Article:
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Cavs Fall to Titans in Quarterfinals

Woodson held to 13 first-half points in 48-32 loss to T.C. Williams.

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Woodson's Max Lenox (42) scored a team-high 14 points against the Titans.

Ivan Thomas knew at the beginning of the season, that while this T.C. Williams team didn’t have the offensive firepower from last season, that their stout defense would continue the Titans juggernaut this year.

“During this time of year, it’s defense that wins it,” said T.C. Williams head boys basketball coach Ivan Thomas, whose Titans held W.T. Woodson to 10 points or less in each quarter in their Northern Region quarterfinal match during a comfortable 48-32 win at home.

“Defensively, that is where we rest our hat,” said Thomas. “I’m proud of the way that they played defense.”

Both teams got off to an uncharacteristic slow start in the first quarter, combining for 11 points. While the Titans found their offense in the second with 15 points, the Cavaliers were mired in poor shooting and plagued by turnovers.

“I thought that we got some open looks by our best shooters. That is basketball, sometimes shots don’t go down,” said Woodson head coach Doug Craig, whose team shot 29 percent from the floor. “To beat a good team on the road, it helps if you can make the outside shots.”

T.C. Williams (24-3) rotated five different defensive schemes against Woodson (18-7) — keeping Craig and the Cavaliers on their toes.

“They never know what they are going to get — keeping them on edge on what set to run,” said Thomas, whose Titans forced 10 first-half Woodson turnovers. The Cavaliers had four players score, three over two points — compared to the Titans’ nine.

Woodson’s mistakes allowed for the Titans, who, according to Thomas, had an off day offensively, to maintain a comfortable lead throughout the game. The Titans missed a total of seven layups in the game, mostly early on, a fact that bugged their head coach.

“We don’t miss layups,” said Thomas. “We felt that we could have put the game away early if we made those. If we hit those layups, it would have been over.”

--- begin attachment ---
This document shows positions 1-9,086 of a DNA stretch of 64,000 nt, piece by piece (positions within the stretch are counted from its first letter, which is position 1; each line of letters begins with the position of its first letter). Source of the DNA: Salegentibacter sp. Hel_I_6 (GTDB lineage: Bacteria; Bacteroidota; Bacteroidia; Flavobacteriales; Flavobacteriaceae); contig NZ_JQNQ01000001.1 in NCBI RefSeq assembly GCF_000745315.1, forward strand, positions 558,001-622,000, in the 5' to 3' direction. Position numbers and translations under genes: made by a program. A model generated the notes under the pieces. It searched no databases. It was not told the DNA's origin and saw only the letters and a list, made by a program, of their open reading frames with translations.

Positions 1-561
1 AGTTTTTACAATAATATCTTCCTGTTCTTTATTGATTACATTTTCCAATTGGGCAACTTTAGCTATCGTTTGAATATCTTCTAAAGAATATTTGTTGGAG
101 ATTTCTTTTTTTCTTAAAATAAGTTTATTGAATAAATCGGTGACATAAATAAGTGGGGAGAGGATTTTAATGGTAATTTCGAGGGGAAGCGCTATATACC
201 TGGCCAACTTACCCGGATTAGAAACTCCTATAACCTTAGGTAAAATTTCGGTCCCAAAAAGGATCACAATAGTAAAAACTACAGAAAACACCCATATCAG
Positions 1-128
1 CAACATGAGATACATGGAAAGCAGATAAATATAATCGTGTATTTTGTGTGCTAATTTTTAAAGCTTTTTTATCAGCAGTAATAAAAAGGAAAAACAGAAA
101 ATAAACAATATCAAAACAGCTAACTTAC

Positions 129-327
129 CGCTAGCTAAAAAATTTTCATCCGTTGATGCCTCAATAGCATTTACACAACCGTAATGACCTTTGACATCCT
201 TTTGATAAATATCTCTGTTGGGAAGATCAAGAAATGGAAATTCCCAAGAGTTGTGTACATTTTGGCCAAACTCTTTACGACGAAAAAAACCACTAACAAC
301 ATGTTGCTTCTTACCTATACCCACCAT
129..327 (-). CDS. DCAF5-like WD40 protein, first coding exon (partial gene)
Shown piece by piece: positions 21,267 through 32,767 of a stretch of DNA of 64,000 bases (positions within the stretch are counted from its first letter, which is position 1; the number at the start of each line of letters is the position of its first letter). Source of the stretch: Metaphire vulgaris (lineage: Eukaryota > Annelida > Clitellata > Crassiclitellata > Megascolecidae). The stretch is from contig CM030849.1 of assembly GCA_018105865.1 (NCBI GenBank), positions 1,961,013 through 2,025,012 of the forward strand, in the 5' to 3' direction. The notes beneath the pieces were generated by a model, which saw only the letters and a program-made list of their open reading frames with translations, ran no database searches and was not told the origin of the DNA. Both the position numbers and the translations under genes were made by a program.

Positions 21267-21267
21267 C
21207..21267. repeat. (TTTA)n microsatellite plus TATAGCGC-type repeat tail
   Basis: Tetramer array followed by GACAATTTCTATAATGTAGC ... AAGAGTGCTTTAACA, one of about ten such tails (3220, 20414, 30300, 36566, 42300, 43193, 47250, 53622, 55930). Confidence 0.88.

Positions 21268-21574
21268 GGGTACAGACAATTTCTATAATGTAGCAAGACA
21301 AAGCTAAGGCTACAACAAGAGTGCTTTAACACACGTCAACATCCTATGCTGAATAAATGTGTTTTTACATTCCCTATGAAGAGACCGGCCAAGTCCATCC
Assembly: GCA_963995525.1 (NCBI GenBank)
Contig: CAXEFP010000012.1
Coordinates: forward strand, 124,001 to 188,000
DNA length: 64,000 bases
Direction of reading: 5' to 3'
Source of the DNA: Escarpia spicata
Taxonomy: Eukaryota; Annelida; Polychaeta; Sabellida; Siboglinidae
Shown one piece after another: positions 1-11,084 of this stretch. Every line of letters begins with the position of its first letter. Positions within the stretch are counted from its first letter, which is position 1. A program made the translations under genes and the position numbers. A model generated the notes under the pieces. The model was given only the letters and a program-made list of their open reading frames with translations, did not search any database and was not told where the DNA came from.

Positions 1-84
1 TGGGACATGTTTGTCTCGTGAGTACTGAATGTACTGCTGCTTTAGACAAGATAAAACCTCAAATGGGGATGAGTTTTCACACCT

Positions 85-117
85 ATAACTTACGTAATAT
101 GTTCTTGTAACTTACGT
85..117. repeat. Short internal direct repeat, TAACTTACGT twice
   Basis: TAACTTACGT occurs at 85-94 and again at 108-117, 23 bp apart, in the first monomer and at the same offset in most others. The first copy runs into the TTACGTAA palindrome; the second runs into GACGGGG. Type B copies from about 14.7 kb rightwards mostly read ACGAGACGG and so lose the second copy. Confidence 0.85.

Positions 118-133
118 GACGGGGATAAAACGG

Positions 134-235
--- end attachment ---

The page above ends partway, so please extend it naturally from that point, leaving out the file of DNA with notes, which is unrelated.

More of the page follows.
The Cavaliers did hang around, cutting the Titan lead to 10 points early in the fourth.

“I don’t think that we came in and laid down for them and they blew us off the court. I don’t think that that was the case,” said Craig. “When you play as an underdog, the more you keep it close and manageable, the more pressure goes on them.”

Woodson couldn’t, however, pull any closer and Craig began to cycle in his bench players in what became the Cavaliers’ last game of the season.

“We have played some real good basketball down the stretch [but] we put ourselves in a tough spot having to come over here,” said Craig after the game. “We left it on the floor.”

The Titans will look to continue their hunt for back-to-back Northern Region titles when they take on Lake Braddock on Friday night at George Mason University in the quarterfinals. T.C. Williams has beaten Lake Braddock three times already this season by an average of 15.6 points and has not lost to a district opponent, which the Bruins are, in 51 games.

“We play a championship game every night with the teams trying to knock us off,” Thomas said. “It’s nothing new.”

The Titans breezed through the Patriot District, winning the title for the third straight season by virtue of an 81-47 rout of sixth-seeded West Potomac in the title game. The Titans scored six straight points in the second quarter and took a 10-point lead into the intermission.

“All year long, the goal has been to win the last game we play,” said senior center Tomas Camara.

Top-seeded T.C. broke the game loose in the third quarter, with 14 straight points before easily cruising in the final frame. Winbush led all scores with 24 points.

“It’s motivating to keep winning,” Winbush said. “People keep trying to knock us off, but we’ve had people step up.”

T.C. Williams senior guard Travis Berry was named the tournament's Most Valuable Player, while two other Titans made the all-tournament team.

“Every road stop we get and every opportunity, we’re afforded, we’re going to cut down the nets,” Thomas said. “We collect them.”